Sunday, April 09, 2006

Will Bush Nuke Iran?

According to an article by Seymour Hersh in the forthcoming issue of The New Yorker, Bush is seriously considering attacking Iran to eliminate its purported nuclear weapons program. Attacking Iran with nuclear weapons. I haven't kept a scorecard, but my impression is that Hersh's reporting has been rather reliable over the past few years. And I do know that the Bush administration has been serious about developing "usable" nuclear weapons -- in particular the bunker-busters they are reportedly considering using against Iran.

I think that Hersh's article is probably the scariest thing I've read in a good long while. Possibly even the scariest thing I've read during the entire Bush Administration. Obviously, Iran getting nukes would be a bad thing.* But that hardly means that bombing Iran would be a better option. (Sometimes there are no good options.) The horrific possibilities -- Iranian loss of life, the reaction of the rest of the world, the likelihood of terrible retaliatory attacks on Americans (in Iraq, in the "homeland" through terrorism, or elsewhere), to say nothing of increased support for the Iranian regime and increased Iranian determination to develop the bomb -- are so numerous that it boggles the mind. So even if Iran is on the verge of getting a nuclear weapon, I don't think we should bomb them. (We should negotiate seriously and in good faith, which it's hardly clear we've been doing.)

But of course these are the people that brought you the Iraq war, complete with we'll-be-welcomed-as-liberators, Mission Accomplished and all the rest. These are the people who are talking about bombing Iran causing the fall of the (Iranian) government, rather than a rallying around the government (which has traditionally been the response to bombing -- bombing has over and over again rallied civilians to even terrible governments; the thought it would work this time is nuts -- but then, these people are nuts). I hope no one dismisses this because it's simply too crazy. These people are crazy. I don't know if they will do this, but it's quite clear that they might. His poll numbers are low -- but that to them might be an argument for not against. Our army's bleeding in Iraq -- but since they seem to genuinely believe that there won't be retaliation, that the government will fall, they may think we can do both. There are systems of self-reinforcing thought at play here that may lead them to do it, blind or oblivious to the horrors they will unleash.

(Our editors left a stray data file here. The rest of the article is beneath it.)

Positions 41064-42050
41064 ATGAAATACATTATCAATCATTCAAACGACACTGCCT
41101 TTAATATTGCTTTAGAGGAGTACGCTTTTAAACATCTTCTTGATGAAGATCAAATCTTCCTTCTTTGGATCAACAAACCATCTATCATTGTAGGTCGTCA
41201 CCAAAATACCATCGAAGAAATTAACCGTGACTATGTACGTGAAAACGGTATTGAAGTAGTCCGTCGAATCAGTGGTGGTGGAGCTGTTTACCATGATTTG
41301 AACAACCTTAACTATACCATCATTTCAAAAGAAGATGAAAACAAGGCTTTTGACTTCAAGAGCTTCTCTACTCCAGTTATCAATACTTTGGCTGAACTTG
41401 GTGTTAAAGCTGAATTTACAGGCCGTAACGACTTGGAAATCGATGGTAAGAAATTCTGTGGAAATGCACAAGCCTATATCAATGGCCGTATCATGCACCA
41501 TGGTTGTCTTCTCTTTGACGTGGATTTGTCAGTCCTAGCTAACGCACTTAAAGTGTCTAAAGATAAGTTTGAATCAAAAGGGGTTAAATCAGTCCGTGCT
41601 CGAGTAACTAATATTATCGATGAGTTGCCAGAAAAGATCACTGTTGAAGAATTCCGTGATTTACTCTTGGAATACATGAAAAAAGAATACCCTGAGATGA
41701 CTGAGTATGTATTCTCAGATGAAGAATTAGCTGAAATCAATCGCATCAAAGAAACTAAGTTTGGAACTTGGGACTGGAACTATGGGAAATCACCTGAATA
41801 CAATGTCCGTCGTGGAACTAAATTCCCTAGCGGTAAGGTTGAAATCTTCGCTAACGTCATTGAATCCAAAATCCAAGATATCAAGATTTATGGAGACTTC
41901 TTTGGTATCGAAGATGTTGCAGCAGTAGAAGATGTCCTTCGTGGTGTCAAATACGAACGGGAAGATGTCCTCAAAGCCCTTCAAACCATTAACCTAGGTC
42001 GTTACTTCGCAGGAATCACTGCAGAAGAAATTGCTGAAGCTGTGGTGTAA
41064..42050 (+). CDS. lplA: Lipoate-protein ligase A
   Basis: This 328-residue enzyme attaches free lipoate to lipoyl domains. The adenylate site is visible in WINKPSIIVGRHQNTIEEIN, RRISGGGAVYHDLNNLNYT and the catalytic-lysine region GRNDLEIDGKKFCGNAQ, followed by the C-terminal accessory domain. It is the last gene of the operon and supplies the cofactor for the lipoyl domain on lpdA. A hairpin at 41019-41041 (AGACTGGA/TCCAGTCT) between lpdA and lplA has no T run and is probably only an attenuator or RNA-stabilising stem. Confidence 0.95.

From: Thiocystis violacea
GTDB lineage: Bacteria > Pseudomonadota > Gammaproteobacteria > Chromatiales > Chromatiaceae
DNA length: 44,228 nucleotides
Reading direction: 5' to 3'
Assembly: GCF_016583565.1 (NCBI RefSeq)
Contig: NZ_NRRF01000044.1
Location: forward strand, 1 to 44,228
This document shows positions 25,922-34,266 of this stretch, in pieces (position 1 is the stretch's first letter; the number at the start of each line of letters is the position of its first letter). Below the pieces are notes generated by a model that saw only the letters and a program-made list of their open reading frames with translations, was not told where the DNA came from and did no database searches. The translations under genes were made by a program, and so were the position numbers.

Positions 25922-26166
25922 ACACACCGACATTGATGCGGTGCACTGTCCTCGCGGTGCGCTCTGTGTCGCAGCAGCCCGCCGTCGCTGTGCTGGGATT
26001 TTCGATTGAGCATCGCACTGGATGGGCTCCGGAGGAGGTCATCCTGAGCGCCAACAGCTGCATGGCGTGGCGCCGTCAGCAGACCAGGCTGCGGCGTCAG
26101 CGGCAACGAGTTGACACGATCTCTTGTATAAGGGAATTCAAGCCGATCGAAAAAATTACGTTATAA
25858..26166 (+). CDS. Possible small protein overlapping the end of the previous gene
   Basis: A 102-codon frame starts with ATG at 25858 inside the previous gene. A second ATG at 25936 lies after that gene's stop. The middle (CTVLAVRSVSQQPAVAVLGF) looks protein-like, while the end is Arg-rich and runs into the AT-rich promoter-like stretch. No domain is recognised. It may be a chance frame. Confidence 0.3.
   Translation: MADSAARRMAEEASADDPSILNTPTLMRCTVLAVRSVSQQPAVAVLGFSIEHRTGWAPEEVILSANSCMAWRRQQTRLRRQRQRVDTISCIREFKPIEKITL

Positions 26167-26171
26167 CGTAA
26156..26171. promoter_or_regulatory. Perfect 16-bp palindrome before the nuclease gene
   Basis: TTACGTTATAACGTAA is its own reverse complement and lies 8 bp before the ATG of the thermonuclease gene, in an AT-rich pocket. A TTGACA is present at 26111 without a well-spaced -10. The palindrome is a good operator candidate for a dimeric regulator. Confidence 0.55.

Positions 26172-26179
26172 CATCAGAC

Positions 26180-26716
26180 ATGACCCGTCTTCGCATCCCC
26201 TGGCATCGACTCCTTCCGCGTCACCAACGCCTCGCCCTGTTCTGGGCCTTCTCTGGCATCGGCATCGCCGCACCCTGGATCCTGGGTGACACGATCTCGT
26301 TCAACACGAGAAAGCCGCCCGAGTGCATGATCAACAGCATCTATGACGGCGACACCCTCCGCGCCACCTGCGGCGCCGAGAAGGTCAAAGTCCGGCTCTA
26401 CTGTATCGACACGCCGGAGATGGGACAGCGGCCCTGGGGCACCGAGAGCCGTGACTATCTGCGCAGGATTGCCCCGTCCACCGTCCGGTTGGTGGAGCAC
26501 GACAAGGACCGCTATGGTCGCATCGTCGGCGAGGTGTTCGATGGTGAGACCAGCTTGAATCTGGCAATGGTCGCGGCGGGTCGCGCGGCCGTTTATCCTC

The one ray of hope in the article was the possibility that protests by senior military officers might force the batshit crazy civilians to back down. God I hope so. It's like Dr. Strangelove in reverse -- the loonies are the civilian government, the few sane people are the military.

The article's quite new, so so far the blogospheric response has been minimal -- at least in terms of substantive posts: most of what I've seen so far are basically expressions of horror. Digby and Tristero say a bit more; Jonathan Schwarz at This Modern World points us to this Washington Post article which adds a bit to Hersh's piece; and Think Progress points us to this summary of Hersh's article. The last link came from Atrios, who also drew my attention to the article in the first place; he points out the scale of likely world reaction. If I get a chance -- and see any additional good blogosphere discussion of this -- I'll try to add links.

Absa-fracking-lutely terrifying.

Update: P. Z. Myers comments (& follows up); as does Mahablog. Also Kip Manley. Matt Stoller has a brief comment. Also, two important pre-Hersh posts on this topic: Steve Clemons says that Israel is calmer than the Americans about Iran; and Kevin Drum mentions a few other articles discussing the increasing likelihood of a U.S. attack on Iran.

Additional Update: Crooks & Liars has the video of Hersh on CNN; TalkLeft quotes highlights of the transcript of the CNN interview, and the conclusion of a briefing paper about what the consequences would be. Hersh's interview made the bombing seem quite likely, but a specifically nuclear bombing rather unlikely -- due to military pressure on Bush. And, via Andrew Sullivan, the Times of London has a source confirming Hersh's reporting on the planning for a strike.

Still More: Josh Marshall explains why Bush administration denials mean "absolutely nothing"; Amanda also thinks of Dr. Strangelove. James Fallows in this month's Atlantic talks about why attacking Iran would be a bad idea. More commentary from: Max Sawicky; Todd Gitlin; Matt Yglesias; Helmut.

*I actually think that anyone having nukes is a bad thing, and that the nuclear non-proliferation treaty should be pursued in good faith, i.e. that the nuclear powers (including us) should be getting rid of their weapons. That they should be illegal, just like chemical and biological weapons are, with intrusive inspections (of everyone, including us) to verify. And that this would be the best way to prevent the ultimate terrorist scenario, a nuclear attack on a city. But that's a different post.

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